Until people can get a central idea through their heads - that like opioid addiction, Nazism can strike anyone anywhere, not just "skinheads" or that guy with the raggy, uncombed beard and tattoo sleeves who makes you wonder if he's some fascist motherfucker though he's probably not, but without asking him you honestly don't know - you can't make progress against it. Not just that, but not knowing who a Nazi was or is literally lost the world Germany back in the 1940s - perhaps too much seeming niceness run amok.
The problem is everyone thinks classical definitions of niceness can't exist alongside a bona fide felt or acted upon hatred of The Other, yet they can, and one of the most insidious ways this spreads is by nice people becoming convinced there's an Us and a Them, and that the Them is out to get (or kill) Us. Us - we're the nice people getting walked all over. But Them - the evil [fill in race signifier here, since most racists don't just hate one race] are out to DESTROY Us, so let's do something, or let's support the state in their fight against Them. Because it's not Us and Them. It's Us. Or Them.
That's all it takes. It's that easy to make hate live side by side with kindness. I just explained like thousands of years of racism (and most of modern-day US politics) in one crappy little paragraph.
Getting back to middle of the roadness - for me, it doesn't stop with relativism around who's nice and who's not and how that relates to any possible Nazism on the part of "nice" people (hint: it doesn't). Years ago I used to say there was no political party that could contain me. But there's no body of political thought that can, either, because they're too confining, and I'm not a doormat. Just because some ideology says if I believe this then I must believe that doesn't mean that I do, nor that I ever can or will. I'm not an IFTTT program. And I'm not an ideologue.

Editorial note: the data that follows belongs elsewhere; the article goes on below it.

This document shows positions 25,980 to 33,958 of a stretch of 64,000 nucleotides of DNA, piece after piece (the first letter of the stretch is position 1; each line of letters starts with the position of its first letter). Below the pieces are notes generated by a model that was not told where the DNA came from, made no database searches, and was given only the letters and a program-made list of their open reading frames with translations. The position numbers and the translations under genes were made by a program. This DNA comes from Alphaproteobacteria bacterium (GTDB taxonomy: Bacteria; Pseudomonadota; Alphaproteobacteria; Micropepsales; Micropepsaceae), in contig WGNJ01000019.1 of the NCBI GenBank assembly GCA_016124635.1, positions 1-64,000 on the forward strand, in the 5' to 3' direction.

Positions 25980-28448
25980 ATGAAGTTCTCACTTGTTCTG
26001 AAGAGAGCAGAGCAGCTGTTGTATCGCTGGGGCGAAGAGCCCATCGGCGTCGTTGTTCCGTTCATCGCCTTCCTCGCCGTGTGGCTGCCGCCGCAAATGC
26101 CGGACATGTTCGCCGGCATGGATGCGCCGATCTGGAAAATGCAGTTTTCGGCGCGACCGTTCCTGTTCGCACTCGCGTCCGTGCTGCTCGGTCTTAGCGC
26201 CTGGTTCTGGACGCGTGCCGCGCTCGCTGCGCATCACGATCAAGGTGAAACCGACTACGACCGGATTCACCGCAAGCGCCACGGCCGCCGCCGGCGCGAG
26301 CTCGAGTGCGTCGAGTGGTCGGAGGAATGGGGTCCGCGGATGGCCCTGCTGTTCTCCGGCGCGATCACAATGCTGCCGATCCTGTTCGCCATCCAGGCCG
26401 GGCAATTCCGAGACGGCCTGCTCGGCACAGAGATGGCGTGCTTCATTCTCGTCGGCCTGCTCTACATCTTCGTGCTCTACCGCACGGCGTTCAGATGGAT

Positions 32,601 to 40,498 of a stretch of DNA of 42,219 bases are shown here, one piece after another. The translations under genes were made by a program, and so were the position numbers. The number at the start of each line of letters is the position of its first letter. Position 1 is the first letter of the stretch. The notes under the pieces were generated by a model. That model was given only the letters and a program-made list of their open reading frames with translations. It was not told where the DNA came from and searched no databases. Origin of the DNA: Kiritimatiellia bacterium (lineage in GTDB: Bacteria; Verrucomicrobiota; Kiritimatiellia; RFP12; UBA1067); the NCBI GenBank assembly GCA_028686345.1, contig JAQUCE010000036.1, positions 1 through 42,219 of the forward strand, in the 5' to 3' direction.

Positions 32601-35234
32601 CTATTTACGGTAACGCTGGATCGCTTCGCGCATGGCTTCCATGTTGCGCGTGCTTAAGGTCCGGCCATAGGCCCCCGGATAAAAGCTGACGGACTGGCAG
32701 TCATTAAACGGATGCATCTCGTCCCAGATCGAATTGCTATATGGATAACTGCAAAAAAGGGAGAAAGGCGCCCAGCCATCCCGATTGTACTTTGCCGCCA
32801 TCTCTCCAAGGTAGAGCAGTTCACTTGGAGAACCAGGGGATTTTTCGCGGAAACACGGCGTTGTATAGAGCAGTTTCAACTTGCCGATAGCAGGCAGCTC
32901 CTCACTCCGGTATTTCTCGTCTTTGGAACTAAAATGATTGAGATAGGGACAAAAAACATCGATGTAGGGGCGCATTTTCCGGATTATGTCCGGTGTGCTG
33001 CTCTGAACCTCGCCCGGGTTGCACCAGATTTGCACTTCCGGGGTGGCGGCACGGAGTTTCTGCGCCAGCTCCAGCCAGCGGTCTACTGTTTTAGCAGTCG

And so my discomfort with politics grows and grows, stuck between the cracks and crevices of ever-narrowing ideologies. The cracks widen and liberals seem to widen them more - which reminds me, I read an article recently (no link) that explained (finally! I've pondered this question for a year and a half) why Trump encourages the base as he does: Because if he keeps them and Dems divide between libs and moderates (middle of the road), mods will go rogue, and so will all the Independents and those on the fence on both sides of the political bushes. Which isn't genius. But is probably closer to the truth then whatever dreams libs are having about 2018.
I mean, I'd go jump off a bridge a la Mitt Romney winning in 2012 before I go vote for Trump or any R (check the 2012 archives; I almost actually did), but it's safe to say I'll never vote for Trump or any R as long as people who lean more to the left of them exist. There will always be an alternative. Just not the one I want.
This is what party wags don't get: we don't want - or aren't ready for, as a country - a far left political party, and by "we", I mean the 65 million Hillary Clinton voters - does everyone think we all just up and dropped dead on November 10th? We're here. And we're the biggest bloc of middle of the road voters - outside of those who held their nose to vote for Trump or abstained but didn't vote for Clinton, either - that you'll find. But party honchos keep dragging us left, left, left until it's like, "Fine, let me off then, because I'm not hanging one more left until you folks realize you need to just hang tight here for a while".
Progress doesn't happen by dragging the entire population into it, en masse, head first. It takes time for a society to accept (so many) changes. I just want the pace to slow down, because it's trying to change - as a society - too fast that stops progress altogether, that makes people halt and panic and do the opposite, and with Rs especially, we're dealing with a lot of people who emotionally have not even left the Stone Age.
You can't legislate acceptance, you can only create the conditions - slowly and patiently - to allow it to more casually, and permanently, occur.